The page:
Pentagon chief confirms death of Qaeda’s Hamza bin Laden
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Pentagon chief confirms death of Qaeda’s Hamza bin Laden

Mark Esper confirms reports Osama bin Laden’s 15th son and heir as head of jihadist group was killed in the past two years in US-aided operation

In this image from video released by the CIA on November 1, 2017, Hamza bin Laden is shown at his wedding. (CIA via AP, File)
In this image from video released by the CIA on November 1, 2017, Hamza bin Laden is shown at his wedding. (CIA via AP, File)

US Secretary of Defense Mark Esper has confirmed the death of Hamza bin Laden, the son and designated heir of Al-Qaeda founder Osama bin Laden.

“That’s my understanding,” Esper said in an interview late Wednesday with Fox News, when asked if Hamza bin Laden was dead.

“I don’t have the details on that. And if I did I’m not sure how much I could share with you,” he added.

US media reported at the beginning of August that bin Laden was killed during the last two years in an operation that involved the United States, citing US intelligence officials.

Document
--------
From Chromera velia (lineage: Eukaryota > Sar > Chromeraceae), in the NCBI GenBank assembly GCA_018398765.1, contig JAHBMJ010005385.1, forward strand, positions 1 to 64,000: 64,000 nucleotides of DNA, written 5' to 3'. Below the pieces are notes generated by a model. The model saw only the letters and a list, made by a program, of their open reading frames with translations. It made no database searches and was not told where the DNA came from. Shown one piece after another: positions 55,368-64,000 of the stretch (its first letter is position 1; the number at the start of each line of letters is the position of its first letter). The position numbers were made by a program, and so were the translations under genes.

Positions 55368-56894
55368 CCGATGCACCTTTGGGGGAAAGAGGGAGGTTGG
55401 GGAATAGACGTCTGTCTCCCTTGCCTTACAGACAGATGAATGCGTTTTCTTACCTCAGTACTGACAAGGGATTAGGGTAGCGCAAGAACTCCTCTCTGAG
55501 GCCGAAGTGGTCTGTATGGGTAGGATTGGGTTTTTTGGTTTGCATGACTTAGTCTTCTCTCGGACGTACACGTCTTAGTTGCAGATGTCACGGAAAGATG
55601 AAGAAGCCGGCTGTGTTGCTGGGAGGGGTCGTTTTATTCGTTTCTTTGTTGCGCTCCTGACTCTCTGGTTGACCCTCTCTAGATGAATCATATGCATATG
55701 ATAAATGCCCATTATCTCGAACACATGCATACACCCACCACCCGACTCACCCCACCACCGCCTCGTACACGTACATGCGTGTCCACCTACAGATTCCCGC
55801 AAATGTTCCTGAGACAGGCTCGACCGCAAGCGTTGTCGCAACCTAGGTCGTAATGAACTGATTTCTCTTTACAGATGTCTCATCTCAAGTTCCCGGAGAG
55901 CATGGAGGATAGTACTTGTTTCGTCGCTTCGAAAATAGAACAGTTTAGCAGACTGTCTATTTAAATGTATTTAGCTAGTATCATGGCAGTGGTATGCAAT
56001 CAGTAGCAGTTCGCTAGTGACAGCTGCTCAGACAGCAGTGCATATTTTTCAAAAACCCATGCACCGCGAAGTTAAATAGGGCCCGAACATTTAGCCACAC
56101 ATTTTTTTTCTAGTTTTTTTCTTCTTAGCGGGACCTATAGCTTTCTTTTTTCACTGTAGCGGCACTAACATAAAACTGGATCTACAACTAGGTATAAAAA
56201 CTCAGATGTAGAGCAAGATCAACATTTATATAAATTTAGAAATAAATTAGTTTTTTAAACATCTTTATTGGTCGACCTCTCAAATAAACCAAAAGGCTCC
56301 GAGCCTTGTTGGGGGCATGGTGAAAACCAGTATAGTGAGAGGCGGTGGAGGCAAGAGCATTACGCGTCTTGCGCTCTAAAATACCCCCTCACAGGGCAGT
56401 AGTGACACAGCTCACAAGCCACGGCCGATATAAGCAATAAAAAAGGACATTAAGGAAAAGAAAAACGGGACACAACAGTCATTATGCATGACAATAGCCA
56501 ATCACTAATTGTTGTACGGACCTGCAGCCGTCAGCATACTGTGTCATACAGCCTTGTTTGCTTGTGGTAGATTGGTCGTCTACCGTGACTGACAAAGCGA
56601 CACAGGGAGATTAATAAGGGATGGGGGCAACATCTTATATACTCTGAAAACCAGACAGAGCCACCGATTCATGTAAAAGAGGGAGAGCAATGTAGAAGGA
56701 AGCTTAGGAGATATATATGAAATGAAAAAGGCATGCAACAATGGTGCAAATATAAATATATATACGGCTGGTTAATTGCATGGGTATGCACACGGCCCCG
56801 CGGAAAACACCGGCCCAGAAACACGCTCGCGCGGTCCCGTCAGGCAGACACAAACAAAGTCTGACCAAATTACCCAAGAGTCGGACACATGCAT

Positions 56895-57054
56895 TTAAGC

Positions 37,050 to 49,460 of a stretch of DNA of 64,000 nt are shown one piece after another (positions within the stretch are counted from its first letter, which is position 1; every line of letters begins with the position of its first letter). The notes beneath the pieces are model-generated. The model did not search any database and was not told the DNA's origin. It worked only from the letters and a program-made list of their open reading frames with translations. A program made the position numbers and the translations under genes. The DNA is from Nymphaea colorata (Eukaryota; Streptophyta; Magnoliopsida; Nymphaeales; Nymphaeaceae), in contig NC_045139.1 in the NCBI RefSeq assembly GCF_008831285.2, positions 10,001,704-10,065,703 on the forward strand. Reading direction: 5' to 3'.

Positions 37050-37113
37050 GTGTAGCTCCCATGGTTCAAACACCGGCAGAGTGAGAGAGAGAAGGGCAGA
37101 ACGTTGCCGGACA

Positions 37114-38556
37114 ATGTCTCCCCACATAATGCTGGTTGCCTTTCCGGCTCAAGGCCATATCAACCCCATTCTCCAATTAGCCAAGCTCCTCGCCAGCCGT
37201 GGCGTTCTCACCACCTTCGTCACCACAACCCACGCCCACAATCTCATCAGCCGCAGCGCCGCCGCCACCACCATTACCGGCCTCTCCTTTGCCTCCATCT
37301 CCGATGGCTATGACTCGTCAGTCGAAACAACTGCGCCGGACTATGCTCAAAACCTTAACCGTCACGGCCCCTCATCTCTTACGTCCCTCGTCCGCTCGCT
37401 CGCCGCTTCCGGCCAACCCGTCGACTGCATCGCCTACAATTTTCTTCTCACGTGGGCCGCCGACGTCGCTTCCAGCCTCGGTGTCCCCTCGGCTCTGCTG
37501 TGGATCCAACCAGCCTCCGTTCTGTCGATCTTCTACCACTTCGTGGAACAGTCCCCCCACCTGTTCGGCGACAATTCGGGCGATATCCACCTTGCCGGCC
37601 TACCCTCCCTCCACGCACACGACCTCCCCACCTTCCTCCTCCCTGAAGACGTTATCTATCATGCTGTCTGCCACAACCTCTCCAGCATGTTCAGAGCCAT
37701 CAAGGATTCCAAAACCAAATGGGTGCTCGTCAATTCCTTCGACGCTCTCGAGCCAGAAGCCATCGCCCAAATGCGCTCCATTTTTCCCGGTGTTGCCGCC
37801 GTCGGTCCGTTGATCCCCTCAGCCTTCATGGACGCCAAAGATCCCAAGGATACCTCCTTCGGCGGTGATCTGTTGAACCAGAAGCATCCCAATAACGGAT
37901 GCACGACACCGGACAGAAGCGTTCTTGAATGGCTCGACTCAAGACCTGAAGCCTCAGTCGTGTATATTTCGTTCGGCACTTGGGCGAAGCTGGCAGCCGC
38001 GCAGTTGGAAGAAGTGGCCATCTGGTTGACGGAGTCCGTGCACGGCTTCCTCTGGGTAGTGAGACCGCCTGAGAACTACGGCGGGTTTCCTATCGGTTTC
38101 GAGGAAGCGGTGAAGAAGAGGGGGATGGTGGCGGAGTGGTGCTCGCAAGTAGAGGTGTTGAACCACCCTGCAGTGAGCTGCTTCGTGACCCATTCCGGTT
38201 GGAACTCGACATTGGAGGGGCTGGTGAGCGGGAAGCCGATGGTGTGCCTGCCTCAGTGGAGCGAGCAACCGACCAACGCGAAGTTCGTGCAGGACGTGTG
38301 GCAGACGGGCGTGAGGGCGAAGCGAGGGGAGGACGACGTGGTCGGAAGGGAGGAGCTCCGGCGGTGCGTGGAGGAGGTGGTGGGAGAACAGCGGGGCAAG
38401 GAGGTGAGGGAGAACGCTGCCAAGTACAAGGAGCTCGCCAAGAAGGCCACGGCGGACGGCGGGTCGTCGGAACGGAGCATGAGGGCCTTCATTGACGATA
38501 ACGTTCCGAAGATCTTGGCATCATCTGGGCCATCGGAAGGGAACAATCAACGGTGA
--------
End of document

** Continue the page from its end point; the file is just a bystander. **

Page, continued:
In this July 8, 2019, photo, acting US Secretary of Defense Mark Esper waits for the arrival of Qatar’s Emir Sheikh Tamim bin Hamad Al Thani at the Pentagon. (AP Photo/Susan Walsh)

But US President Donald Trump and other senior officials have refused to confirm or deny it publicly.

“I don’t want to comment on it,” Trump told reporters when asked.

The 15th of Osama bin Laden’s 20 children and a son of his third wife, Hamza, thought to be about 30 years old, was “emerging as a leader in the Al-Qaeda franchise,” the State Department has said.

Sometimes dubbed the “crown prince of jihad,” he had put out audio and video messages calling for attacks on the United States and other countries, especially to avenge his father’s killing by US forces in Pakistan in May 2011, the department has said.

This wanted poster released by the US Department of State Rewards for Justice program shows Hamza bin Laden, son of al-Qaeda leader Osama bin Laden. (US Department of State Rewards for Justice via AP, File)

That work made him important in attracting a new generation of followers to the extremist group which carried out the September 11, 2001 attacks on the US which left some 3,000 dead.

His father’s death in 2011 and the rise of the more virulent Islamic State group saw Al-Qaeda lose currency with younger jihadists, but the group appears to have been plotting a stealthy comeback under leader Ayman al-Zawahiri.

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